Wo Long Fallen Dynasty hands-on: A warrior on horseback, shrouded in shadow, his helmet has twin feathers tailing behind, and he carries a long polearm with an anvil-shaped axehead on the end

By the time I’m through Chapter II, I’m relieved: sure, Wo Long is noticeably simpler than Nioh 2, but there’s plenty here to sink my teeth into. Each weapon I pick up – spears, guandao, twin swords, sabres, and more – has its own special moves to learn, there are five magic trees to explore, and there’s always some gigantic, twisted monstrosity to square off with over the next hill. As much fun as I’ve had with Nioh 2, I find that half my time in the game is spent managing my character and his inventory, and for better or for worse, that’s mostly gone in Wo Long.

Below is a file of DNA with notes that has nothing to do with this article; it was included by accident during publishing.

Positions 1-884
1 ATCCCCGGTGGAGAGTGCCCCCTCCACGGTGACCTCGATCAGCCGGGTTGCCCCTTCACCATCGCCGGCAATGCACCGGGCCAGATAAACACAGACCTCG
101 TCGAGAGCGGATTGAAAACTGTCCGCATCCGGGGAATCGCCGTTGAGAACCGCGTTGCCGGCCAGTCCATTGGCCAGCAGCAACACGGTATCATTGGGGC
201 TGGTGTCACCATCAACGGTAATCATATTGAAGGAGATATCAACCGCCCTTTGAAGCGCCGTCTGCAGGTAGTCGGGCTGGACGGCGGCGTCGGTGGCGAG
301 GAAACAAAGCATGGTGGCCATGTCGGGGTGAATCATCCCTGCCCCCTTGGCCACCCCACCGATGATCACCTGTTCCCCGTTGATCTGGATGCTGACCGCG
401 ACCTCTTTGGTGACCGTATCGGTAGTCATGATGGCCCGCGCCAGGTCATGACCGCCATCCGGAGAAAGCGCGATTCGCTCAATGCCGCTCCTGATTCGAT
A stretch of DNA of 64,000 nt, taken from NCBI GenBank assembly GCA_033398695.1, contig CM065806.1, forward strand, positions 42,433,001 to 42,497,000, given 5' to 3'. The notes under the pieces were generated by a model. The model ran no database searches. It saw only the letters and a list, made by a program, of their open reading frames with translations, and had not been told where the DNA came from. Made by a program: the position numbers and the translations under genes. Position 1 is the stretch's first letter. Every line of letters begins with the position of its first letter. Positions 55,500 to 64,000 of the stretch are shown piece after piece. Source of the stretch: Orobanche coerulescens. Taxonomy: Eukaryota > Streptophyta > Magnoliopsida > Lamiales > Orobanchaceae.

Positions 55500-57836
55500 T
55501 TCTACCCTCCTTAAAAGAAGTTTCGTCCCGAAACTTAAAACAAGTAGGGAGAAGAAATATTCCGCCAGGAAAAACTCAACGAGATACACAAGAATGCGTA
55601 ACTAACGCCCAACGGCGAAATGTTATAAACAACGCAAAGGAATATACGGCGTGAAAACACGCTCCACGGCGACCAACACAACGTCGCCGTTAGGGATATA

Wo Long won’t win any beauty pageants, mind you – it’s a rougher-looking game, and the fact that the level I’ve played takes place in the midday desert sun doesn’t necessarily do it any favours, graphically speaking. However, combined with the cheerful presence of familiar Romance of the Three Kingdoms characters, who all speak with theatrical bravado, the sunny level I’ve sampled gives Wo Long a welcoming aura that could hardly feel more different than the horror movie vision of Sengoku-era Japan that infuses the Nioh games.

The Wo Long Fallen Dynasty release date is coming up at the beginning of March, and it’ll be on Game Pass for PC on day one. I’m eager to see more, because this new Team Ninja spin on the Three Kingdoms period has just enough of that Ninja Gaiden DNA to get my old X and Y calluses tingling again.